Courtney Act - Sydney Mardi Gras Sydney Mardi Gras closed with a glitzy concert with the likes of Courtney Act and Conchita Wurst, the party continuing into the night. The parade had 178 floats and over 12,500 participants marching. Participants included representatives from indigenous Australians and other ethic communities, the police force, political floats and the 78ers – the people who marched for the very first time in 1978, and were brutally attacked by the police. Participants included representatives from indigenous Australians and other ethic communities, the police force, political floats and the 78ers – the people who marched for the very first time in 1978, and were brutally attacked by the police.

By Jack Flanagan – Full Story at Gay Star News

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Sydney Mardi Gras: Decadence Defined

Sydney Mardi Gras Photo / Destination New South Wales[/caption] Dramatic drag queens and droll drag kings. Bears (the hairy-male type), bogans and Bananas in Pyjamas. Grooving and gyrating mer-drags, macho muscle Mary’s and minx-y mistresses. Sinewy prancers, dancers, hula-hoopers and hedonists in harnesses. With such decadence and debauchery, it could only be Sydney Mardi Gras – the annual glittering gem of a pride event that showcases the diversity of Sydney’s LGBTI (lesbian, gay, bisexual, transgender and intersex) communities. Now in its 38th year, Mardi Gras marks a high point in Sydney’s social calendar and holds its own as an internationally recognised celebration of equality, passion and freedom. Borne from a rocky start, this much-loved parade originally began as a protest. Following years of hiding their sexuality, a group of around 1000 men and women took to Sydney’s inner-city streets on Saturday June 24, 1978, to march for the recognition of their rights. Despite the peaceful intentions of those who protested, the police reaction was violent, and many arrests were made.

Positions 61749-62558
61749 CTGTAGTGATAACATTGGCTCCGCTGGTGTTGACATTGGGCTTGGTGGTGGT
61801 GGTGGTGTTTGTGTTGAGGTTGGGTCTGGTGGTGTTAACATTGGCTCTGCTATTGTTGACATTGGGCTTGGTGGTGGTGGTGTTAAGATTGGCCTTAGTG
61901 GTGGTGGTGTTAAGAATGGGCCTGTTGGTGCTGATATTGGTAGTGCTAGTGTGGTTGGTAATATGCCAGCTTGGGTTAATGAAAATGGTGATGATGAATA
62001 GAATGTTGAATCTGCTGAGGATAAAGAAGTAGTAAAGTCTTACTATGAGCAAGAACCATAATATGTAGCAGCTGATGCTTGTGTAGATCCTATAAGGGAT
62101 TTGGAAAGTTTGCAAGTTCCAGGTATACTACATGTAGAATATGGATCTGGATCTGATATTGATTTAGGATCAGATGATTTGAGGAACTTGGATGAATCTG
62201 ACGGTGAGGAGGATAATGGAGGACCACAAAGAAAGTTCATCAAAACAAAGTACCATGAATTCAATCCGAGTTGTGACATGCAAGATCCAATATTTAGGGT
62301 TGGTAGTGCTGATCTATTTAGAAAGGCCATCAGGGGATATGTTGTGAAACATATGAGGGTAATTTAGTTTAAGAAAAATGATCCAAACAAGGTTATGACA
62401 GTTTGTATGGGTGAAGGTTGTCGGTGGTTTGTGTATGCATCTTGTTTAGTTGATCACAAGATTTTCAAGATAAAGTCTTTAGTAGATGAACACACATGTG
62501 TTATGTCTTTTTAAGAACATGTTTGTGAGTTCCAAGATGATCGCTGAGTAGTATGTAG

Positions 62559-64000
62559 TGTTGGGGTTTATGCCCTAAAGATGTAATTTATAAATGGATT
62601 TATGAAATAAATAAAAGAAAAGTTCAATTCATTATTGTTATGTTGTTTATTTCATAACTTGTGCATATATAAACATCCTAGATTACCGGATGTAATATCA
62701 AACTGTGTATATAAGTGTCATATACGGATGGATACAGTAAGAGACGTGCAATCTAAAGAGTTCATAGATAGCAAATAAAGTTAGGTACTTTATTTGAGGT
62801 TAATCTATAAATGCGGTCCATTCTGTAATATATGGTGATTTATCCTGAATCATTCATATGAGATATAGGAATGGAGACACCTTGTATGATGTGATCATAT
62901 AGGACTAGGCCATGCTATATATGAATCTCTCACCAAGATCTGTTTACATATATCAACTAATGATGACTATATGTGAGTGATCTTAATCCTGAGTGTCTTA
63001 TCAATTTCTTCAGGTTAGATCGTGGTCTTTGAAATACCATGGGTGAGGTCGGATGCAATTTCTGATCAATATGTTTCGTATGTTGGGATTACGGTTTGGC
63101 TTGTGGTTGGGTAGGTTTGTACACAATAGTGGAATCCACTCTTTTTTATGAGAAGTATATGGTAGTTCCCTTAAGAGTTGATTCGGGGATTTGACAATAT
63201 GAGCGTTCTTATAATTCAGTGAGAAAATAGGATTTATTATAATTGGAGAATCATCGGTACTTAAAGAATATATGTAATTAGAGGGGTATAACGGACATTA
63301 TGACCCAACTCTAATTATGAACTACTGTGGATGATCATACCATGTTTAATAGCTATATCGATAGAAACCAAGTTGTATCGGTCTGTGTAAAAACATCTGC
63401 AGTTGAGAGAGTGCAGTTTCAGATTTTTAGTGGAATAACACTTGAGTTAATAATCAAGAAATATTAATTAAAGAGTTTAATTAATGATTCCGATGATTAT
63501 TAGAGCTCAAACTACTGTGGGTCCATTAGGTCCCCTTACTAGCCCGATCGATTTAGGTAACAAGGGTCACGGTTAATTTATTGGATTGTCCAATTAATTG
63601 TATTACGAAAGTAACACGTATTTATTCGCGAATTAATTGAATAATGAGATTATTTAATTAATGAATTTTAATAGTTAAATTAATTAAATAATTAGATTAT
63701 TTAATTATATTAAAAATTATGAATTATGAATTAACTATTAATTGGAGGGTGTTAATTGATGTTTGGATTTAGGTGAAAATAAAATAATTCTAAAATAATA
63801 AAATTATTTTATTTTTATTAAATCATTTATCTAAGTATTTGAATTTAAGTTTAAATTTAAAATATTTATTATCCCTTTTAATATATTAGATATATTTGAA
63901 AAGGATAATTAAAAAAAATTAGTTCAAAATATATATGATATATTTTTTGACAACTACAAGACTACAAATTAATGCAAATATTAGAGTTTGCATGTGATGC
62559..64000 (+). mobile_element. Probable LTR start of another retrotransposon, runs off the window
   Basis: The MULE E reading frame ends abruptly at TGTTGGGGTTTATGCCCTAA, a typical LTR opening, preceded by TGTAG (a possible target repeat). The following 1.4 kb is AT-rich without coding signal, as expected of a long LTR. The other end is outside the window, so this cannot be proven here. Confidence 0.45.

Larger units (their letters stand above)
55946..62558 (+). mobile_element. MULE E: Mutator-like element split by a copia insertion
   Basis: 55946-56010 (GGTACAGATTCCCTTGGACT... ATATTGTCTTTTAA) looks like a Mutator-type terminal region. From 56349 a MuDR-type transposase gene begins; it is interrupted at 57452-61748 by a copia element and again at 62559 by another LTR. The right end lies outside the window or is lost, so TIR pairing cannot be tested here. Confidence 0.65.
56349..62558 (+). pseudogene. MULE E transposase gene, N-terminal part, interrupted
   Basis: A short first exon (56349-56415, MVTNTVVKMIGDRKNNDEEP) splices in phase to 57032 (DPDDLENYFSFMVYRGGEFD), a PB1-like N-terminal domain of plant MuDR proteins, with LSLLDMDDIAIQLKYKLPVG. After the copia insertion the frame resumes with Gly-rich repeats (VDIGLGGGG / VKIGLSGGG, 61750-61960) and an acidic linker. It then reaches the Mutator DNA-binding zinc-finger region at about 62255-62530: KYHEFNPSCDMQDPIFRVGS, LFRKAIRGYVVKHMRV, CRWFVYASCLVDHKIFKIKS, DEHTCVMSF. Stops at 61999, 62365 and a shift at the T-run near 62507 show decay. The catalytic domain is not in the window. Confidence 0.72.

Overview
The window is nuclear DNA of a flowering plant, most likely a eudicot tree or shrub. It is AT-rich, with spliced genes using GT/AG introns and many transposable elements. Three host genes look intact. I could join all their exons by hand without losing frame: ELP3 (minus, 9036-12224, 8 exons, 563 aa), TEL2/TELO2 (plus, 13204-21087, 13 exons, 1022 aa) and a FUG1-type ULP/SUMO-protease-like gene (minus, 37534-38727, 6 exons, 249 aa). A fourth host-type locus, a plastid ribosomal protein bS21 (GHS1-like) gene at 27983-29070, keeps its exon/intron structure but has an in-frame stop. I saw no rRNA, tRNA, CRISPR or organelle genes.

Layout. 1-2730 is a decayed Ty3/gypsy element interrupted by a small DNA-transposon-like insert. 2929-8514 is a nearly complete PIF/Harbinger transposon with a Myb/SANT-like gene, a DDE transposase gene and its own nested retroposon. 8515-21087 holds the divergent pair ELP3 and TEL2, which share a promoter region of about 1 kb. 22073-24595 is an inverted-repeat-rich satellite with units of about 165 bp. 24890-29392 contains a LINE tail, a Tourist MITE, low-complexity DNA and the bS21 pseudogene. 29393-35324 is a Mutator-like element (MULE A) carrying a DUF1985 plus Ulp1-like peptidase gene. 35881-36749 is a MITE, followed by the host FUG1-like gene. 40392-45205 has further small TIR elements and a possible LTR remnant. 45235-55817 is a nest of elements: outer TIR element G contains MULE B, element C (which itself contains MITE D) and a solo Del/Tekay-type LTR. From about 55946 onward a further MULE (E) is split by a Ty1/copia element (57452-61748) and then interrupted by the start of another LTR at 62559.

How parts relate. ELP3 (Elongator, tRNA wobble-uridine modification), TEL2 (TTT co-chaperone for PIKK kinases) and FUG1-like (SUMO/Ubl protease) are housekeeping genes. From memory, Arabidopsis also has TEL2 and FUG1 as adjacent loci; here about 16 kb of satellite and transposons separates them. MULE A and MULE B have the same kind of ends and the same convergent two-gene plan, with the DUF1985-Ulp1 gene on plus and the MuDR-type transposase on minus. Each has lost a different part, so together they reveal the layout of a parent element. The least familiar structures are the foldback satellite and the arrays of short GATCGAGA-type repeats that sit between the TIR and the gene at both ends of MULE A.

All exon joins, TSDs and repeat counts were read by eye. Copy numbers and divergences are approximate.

By Emilia Mazza – Full Story at The NZ Herald

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Sydney Mardi Gras: Flamboyant, Fabulous Fun

Sydney Mardi Gras Half a tonne of glitter and 5 kilometres of fabric is needed to get Sydney’s Mardi Gras parade on the road, and it shows. The gigantic street parade is a dazzler. Dressing up in feathers or leathers isn’t just for those in the show – people in the huge crowd of onlookers also tog up in weird and wonderful ways such as their favourite comic character, movie star (Marilyn Monroe is a favourite), or even the Sphinx. Anything goes in the circus-like event, which has grown way beyond its original platform for the gay community to express themselves in all their diversity, and display their love of putting on a show. It’s become a gigantic street party and a sea of happy faces that anyone can join. Mardi Gras is a must-see for visitors to the city in early March. The loud, lurid, and licentious cross-dressers generally grab all the media attention but the parade is more than just a huge-scale drag performance.

By Philip Keating – Full Story at Stuff.co.nz